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January Guest Posts: The First Draft/Bill Kirton

by Richard Sutton on January 6, 2012

My next guest is novelist, playwright, actor and director Bill Kirton. Bill has published six novels, a children’s mystery and five non-fiction, “How-to” books. His wide ranging careers outside of his literary writing have provided him with a great deal of material which helps him, no doubt, in creating memorable, honest characters in accessible, yet sometimes outrageous circumstances.

He’s at present working on a sequel to his historical mystery/romance, The Figurehead. It’s set on Aberdeen’s waterfront in 1840 as sail and steam clash for control of lucrative shipping. His newest release is Shadow Selves, set in a Scottish University hospital as a puzzled Detective Chief Inspector uncovers the convergence of academia and politics while searching for clues to an un-natural post-operative death. Bill’s novels are published by Pfoxmoor and available from booksellers and online.

To gain an understanding of his approach to a first draft, we asked him for his own reflections…

Author Bill Kirton

 

For me, first drafts are voyages of discovery. When I’ve done all the obvious research, I have a general idea of the destination and know the main events I’ll need to include as I go along. But it’s always possible that, on the way, an alternative route will present itself (or force itself upon me) and I’ll find myself going in an unexpected direction. So I hardly ever sketch out a detailed itinerary. The only time I did work out a meticulous plot, with set characters and motives, was for a radio play which was broadcast by the BBC. One of its reviews began “This is a tiresome play about tiresome people”. And I agreed completely with the sentiment. The “people” were mouthpieces for me rather than real independent characters interacting freely with one another.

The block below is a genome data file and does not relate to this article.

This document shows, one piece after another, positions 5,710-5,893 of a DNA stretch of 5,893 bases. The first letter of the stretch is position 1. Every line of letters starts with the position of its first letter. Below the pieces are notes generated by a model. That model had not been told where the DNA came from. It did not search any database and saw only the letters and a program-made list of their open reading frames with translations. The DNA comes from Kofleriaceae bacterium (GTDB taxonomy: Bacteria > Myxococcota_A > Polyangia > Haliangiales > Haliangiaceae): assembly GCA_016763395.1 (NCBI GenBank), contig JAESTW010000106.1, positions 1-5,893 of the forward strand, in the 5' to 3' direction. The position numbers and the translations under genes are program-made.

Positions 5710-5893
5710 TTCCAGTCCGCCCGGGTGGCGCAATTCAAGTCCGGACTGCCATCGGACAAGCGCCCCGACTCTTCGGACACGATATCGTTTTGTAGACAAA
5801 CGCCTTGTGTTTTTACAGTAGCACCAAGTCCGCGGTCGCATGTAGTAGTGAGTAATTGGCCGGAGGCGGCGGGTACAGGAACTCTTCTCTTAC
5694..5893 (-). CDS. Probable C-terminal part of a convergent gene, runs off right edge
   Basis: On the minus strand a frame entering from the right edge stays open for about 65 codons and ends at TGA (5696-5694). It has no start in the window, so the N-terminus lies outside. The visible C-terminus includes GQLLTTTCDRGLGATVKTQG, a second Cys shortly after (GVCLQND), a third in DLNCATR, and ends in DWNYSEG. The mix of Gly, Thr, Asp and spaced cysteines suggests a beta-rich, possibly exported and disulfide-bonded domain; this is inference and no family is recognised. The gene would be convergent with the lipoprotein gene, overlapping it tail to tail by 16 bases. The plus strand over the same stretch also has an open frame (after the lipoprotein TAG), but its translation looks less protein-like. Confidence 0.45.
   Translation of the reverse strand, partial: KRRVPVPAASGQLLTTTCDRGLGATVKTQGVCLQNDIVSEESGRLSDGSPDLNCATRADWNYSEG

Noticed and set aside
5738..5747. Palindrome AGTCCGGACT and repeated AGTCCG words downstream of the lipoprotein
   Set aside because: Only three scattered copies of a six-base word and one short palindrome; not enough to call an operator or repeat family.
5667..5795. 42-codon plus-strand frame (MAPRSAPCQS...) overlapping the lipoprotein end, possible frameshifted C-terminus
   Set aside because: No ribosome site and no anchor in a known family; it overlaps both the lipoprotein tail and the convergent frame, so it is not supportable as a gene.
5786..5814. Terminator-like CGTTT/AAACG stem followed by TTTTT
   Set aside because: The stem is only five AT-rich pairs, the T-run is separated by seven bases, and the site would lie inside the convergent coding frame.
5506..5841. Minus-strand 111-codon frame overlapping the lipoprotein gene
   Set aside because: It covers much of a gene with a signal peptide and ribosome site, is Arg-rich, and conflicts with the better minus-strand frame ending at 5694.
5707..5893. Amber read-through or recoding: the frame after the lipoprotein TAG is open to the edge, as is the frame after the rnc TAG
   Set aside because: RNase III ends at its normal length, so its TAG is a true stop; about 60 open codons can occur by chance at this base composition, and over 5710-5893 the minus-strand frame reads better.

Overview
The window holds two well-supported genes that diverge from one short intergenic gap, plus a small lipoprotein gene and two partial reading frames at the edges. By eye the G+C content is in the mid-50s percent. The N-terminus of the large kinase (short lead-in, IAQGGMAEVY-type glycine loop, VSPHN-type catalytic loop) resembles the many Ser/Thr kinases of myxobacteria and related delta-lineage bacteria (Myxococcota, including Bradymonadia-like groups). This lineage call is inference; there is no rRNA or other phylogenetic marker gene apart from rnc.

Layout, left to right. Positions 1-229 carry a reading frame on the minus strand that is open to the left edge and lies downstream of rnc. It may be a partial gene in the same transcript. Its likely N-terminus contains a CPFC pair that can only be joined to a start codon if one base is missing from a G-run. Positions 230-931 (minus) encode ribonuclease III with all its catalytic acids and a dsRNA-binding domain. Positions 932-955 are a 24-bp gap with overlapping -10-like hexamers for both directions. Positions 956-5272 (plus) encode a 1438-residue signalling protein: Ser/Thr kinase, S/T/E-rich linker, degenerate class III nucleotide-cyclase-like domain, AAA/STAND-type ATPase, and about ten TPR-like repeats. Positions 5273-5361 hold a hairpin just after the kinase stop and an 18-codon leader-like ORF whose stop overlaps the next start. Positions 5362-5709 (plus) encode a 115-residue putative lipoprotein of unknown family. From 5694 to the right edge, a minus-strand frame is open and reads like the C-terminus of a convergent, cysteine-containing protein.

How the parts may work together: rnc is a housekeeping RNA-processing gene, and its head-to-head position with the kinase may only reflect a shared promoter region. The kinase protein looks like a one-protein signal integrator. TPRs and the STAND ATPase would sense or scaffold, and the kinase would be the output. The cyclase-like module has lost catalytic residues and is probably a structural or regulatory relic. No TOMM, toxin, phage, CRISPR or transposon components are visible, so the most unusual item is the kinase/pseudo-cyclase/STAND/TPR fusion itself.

A writer at a panel I chaired at the Edinburgh Book Festival expressed it beautifully when she said “You have to give your characters room to dance”. For me, the important thing is to let the characters bubble away and develop until they’re ready to start interacting. Once I know vaguely who the main characters will be, I start thinking about them and ask the obvious questions. What would she/he do in specific situations? What if I put them into such and such a context? How would they behave? In other words, I get to know them better before I let them loose in the situations which will produce the necessary drama, suspense, atmosphere, laughs or whatever I’m looking to trigger in the reader. And once they start making their entrances, I give them the space they need to be themselves.

 

 

 

 

 

 

 

I know it sounds slapdash, haphazard, but if nothing happens, I know they aren’t real. They invariably surprise me and take me to places I’d never have conceived without the driving factor of their personalities. That doesn’t mean I don’t intervene and nudge them in particular directions – obviously I do, but it’s how they respond to my nudges that’s important. I’ve no idea how it happens, but I just find them deciding to do something or other which has consequences and makes the other characters react, and so it goes on.